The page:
Levitra / Vardenafil

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Modified on 2009/10/14 21:35 by admin
The Food and Drug Administration approved Levitra (vardenafil), an oral medication to treat erectile dysfunction in men (impotence). This is the second oral product approved for the treatment of erectile dysfunction.

Erectile dysfunction affects millions of men in the United States. Levitra acts by relaxing muscles in the penis and blood vessels, allowing increased blood flow into the penis, which produces an erection.

Levitra was evaluated in randomized, placebo-controlled trials involving more than 2000 men with erectile dysfunction. In two of the trials men had erectile dysfunction associated with diabetes mellitus or following radical prostatectomy for prostate cancer.

The drug's effectiveness was assessed using a sexual function questionnaire. In addition, patients were asked to report if they were able to achieve an erection adequate for intercourse and whether the erection was maintained to allow completion of intercourse. In all of the trials, Levitra improved patients' ability to achieve and maintain a penile erection.

The recommended dose is 10 mg taken 1 hour before sexual activity. A higher dose of 20 mg is available for patients whose response to the 10 mg dose is not adequate. Two lower doses (2.5 mg and 5.0 mg) are also available and may be necessary for patients taking other medicines or have medical conditions that may decrease the body's ability to metabolize vardenafil. Levitra should not be used more than once a day.

Levitra should not be used with nitrates (such as nitroglycerin tablets or patches) or with alpha-blockers (medicines used to treat benign prostatic hyperplasia and/or high blood pressure such as tamsulosin, terazosin, doxazosin, and alfuzosin) because the combination may significantly lower blood pressure and lead to fainting in some men. Currently there is no information available to support the safety of even the lower doses of vardenafil taken together with alpha-blockers. In addition, Levitra should not be used in patients who have a rare heart condition known as "prolongation of the QT interval" because of the possibility of producing abnormal heart rhythm. This issue was discussed at a Cardio-Renal Advisory Committee Meeting on May 29, 2003, and the committee recommended drug approval.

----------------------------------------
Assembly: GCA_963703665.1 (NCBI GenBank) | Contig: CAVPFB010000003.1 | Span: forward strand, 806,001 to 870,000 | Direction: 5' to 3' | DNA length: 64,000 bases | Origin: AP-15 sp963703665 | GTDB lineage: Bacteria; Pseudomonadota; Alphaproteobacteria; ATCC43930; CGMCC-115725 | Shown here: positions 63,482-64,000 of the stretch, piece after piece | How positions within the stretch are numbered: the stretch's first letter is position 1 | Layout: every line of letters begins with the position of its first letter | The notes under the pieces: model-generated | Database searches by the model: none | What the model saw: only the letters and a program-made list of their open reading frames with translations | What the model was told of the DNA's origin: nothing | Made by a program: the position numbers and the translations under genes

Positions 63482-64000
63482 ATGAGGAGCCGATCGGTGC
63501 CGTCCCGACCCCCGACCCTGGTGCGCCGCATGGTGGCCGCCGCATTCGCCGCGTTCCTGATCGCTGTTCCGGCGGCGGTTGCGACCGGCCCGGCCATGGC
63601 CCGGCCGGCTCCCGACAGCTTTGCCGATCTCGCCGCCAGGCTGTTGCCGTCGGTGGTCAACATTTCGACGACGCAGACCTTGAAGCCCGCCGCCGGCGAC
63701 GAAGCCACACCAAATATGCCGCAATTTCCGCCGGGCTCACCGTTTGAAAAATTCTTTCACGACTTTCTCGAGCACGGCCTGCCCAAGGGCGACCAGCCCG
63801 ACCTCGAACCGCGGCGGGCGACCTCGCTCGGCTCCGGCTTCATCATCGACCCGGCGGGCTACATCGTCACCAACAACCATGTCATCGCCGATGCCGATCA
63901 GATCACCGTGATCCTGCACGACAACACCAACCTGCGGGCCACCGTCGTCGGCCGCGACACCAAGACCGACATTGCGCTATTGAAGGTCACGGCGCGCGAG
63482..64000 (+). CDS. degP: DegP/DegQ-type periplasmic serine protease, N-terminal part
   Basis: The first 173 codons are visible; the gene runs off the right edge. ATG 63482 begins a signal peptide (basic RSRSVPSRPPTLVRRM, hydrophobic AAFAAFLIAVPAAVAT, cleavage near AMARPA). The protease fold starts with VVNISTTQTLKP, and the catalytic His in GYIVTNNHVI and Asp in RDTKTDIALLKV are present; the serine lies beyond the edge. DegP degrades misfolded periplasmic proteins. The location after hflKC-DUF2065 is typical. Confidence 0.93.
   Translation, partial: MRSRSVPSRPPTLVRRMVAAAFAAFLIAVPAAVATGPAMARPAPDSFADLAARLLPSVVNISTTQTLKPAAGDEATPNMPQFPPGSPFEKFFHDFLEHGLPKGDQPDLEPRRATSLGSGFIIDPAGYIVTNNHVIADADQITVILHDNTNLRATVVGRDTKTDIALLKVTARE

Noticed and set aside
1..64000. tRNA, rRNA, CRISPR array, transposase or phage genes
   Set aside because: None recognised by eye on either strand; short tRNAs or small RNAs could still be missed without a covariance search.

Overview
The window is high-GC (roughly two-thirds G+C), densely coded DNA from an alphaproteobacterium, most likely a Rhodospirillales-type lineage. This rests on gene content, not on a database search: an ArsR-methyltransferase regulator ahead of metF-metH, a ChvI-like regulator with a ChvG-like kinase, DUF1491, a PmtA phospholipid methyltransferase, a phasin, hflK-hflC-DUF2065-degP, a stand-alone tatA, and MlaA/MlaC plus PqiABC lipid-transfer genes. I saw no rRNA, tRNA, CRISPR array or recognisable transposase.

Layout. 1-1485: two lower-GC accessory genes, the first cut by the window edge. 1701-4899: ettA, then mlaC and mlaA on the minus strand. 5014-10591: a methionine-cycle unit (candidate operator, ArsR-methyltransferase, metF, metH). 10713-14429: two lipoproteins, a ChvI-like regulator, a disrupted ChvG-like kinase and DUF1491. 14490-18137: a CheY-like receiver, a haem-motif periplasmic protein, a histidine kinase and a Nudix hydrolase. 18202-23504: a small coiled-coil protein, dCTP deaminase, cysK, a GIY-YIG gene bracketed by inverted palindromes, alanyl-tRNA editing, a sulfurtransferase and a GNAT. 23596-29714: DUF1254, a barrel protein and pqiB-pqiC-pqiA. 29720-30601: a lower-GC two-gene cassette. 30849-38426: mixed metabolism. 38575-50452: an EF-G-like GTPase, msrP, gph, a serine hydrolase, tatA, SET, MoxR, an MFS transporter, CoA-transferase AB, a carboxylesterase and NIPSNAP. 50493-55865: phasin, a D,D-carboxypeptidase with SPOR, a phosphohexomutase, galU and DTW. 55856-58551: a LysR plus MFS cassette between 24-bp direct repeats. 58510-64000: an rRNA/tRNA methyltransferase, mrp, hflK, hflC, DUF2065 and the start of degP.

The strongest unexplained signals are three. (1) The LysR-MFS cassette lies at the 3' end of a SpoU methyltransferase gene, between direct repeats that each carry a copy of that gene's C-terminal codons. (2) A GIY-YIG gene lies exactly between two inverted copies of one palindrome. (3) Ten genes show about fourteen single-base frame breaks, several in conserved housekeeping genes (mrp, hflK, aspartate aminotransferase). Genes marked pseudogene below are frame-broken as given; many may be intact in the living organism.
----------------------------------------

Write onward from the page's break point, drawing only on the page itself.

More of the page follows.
Because some drugs may affect the metabolism of Levitra, patients should inform their doctors that they are taking Levitra and they should not begin taking new medicines without informing their doctor. For example, patients taking erythromycin should not take more than a 5 mg dose of Levitra and a maximum dose of 2.5 mg Levitra once every 72 hours is the maximum recommended dose for patients who are taking ritonavir.

Levitra should not be taken by men in whom sexual activity is inadvisable because of their underlying cardiovascular status (heart condition). Patients should inform their doctor about any heart problems they have experienced before taking Levitra.

Levitra is not recommended in patients who have suffered a heart attack or stroke within the last six months, or patients who have significantly low blood pressure, uncontrolled high blood pressure, unstable angina, severe liver impairment, end stage renal disease requiring dialysis, or retinitis pigmentosa (an eye disorder).

The most common side effects reported in clinical trials included headache, flushing, rhinitis, and indigestion. Dizziness was reported in about two percent of patients. A small number of patients taking Levitra also reported abnormal vision.

Before taking Levitra, patients are advised to undergo a thorough medical history and physical examination to diagnose the underlying cause of the erectile dysfunction and to identify appropriate treatment.

Levitra confers no resistance to AIDS or other sexually transmitted diseases.

Levitra is manufactured by Bayer Corporation in Germany and will be distributed by Glaxo Smith Kline. The drug is currently available in Europe.

In July 2005, FDA notified healthcare professionals of updated labeling for Cialis, Levitra and Viagra to reflect a small number of post-marketing reports of sudden vision loss, attributed to NAION (non arteritic ischemic optic neuropathy), a condition where blood flow is blocked to the optic nerve. FDA advises patients to stop taking these medicines, and call a doctor or healthcare provider right away if they experience sudden or decreased vision loss in one or both eyes. Patients taking or considering taking these products should inform their health care professionals if they have ever had severe loss of vision, which might reflect a prior episode of NAION. Such patients are at an increased risk of developing NAION again. At this time, it is not possible to determine whether these oral medicines for erectile dysfunction were the cause of the loss of eyesight or whether the problem is related to other factors such as high blood pressure or diabetes, or to a combination of these problems.

See your doctor if you have experienced serious side effects associated with Levitra. In addition, it may be important to contact an attorney who can help you protect your legal rights. Please keep in mind that there may be time limits within which you must commence suit.



Source: The U.S. Food and Drug Administration



See Also

  1. Erectile Dysfunction Drugs: Overview
  2. Blindness
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